The next story I read was Harry Kemelman's "The Man on the Ladder," collected The Nine Mile Walk and Other Stories (1968), which everyone appears to like, but I didn't care for it at all. The quasi-impossible situation is a man falling to his death from a roof and the murderer has an iron-clad alibi, but the solution was infuriatingly obvious. And this made the second half a drag to read.

Finally, Eric Ambler's "The Case of the Overheated Service Flat," originally published in the July 24, 1940, issue of The Sketch and is one of only half-a-dozen short stories about the refugee Czech detective, Dr. Jan Czissar – who's a thorn in the side of Assistant-Commissioner Mercer. In this story, the police is trying to hook a notorious wife-killer, Thomas Jones, who prematurely buried three wives after they tragically died from carbon-monoxide poisoning. These deaths have left him a man of independent means, but the first two deaths have been shelved as unfortunate accidents. And the police really want to nail him for the murder of his third wife. Only problem is how to proof it.

The premise of the story is very similar to Arthur Porges' "The Scientist and the Wife Killer," collected The Curious Cases of Cyriack Skinner Grey (2009), which even has a clever, science-based solution that you would expect from Porges! I really liked this tale and you can expect me to return to this series at some point in the future.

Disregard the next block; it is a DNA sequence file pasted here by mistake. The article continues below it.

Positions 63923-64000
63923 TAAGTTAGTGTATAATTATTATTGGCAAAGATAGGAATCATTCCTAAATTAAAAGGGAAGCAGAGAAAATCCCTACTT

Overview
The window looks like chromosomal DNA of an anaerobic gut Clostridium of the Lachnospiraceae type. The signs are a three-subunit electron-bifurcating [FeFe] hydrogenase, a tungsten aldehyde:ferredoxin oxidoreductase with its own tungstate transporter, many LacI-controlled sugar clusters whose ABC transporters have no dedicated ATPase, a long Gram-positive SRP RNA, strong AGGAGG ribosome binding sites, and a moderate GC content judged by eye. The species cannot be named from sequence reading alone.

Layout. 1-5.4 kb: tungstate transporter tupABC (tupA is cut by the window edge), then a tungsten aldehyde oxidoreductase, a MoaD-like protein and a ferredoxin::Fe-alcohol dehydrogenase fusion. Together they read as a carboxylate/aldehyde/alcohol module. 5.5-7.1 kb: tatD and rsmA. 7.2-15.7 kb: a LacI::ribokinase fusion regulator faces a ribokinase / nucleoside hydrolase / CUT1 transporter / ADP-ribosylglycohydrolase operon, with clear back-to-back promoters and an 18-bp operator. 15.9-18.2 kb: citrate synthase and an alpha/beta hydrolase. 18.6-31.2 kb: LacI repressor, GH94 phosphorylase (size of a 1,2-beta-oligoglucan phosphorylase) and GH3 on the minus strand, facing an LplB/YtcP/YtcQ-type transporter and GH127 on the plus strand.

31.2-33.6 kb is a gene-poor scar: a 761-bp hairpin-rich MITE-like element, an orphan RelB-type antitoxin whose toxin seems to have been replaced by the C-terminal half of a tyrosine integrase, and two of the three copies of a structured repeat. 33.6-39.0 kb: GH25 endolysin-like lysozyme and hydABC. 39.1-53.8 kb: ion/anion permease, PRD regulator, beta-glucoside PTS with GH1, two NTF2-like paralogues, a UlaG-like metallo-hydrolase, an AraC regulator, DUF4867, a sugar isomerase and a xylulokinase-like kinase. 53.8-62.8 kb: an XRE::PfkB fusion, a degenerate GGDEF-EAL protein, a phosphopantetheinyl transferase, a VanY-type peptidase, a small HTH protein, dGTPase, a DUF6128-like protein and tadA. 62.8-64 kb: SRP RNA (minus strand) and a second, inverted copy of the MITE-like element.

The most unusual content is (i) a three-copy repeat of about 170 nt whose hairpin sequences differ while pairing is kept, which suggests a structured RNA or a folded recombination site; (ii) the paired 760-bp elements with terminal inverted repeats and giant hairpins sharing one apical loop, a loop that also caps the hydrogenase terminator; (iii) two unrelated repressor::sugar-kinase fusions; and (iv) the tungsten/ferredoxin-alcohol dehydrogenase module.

So, all in all, this medley of impossible crime stories was the expected mixed bag of tricks, but I'm glad I can now cross them off my locked room column of my to-be-read list. I'll try to pick a non-impossible crime novel for my next read.


The Bloody Moonlight (1949) by Fredric Brown

Fredric Brown was an American pulp writer who "crossed genres like a demon, plotted like a madman" and "continually stretched the boundaries of any given genre," such as in the phantasmagorical Night of the Jobberwock (1951) and the tongue-in-cheek Martians, Go Home (1955), which are mostly standalone works. However, Brown also created a popular pair of private-detectives, Ed and Am Hunter, who are an uncle-and-nephew team appearing in seven novels and two short stories.

Ambrose "Am" Hunter is a former carnival barker turned private-eye, working for the Starlock Detective Agency, who became a mentor to his young, inexperienced nephew, Ed Hunter, when his father was murdered on his way home from work – which is a story Brown told in the often praised The Fabulous Clipjoint (1947). So that's quite an origin story for a detective-character!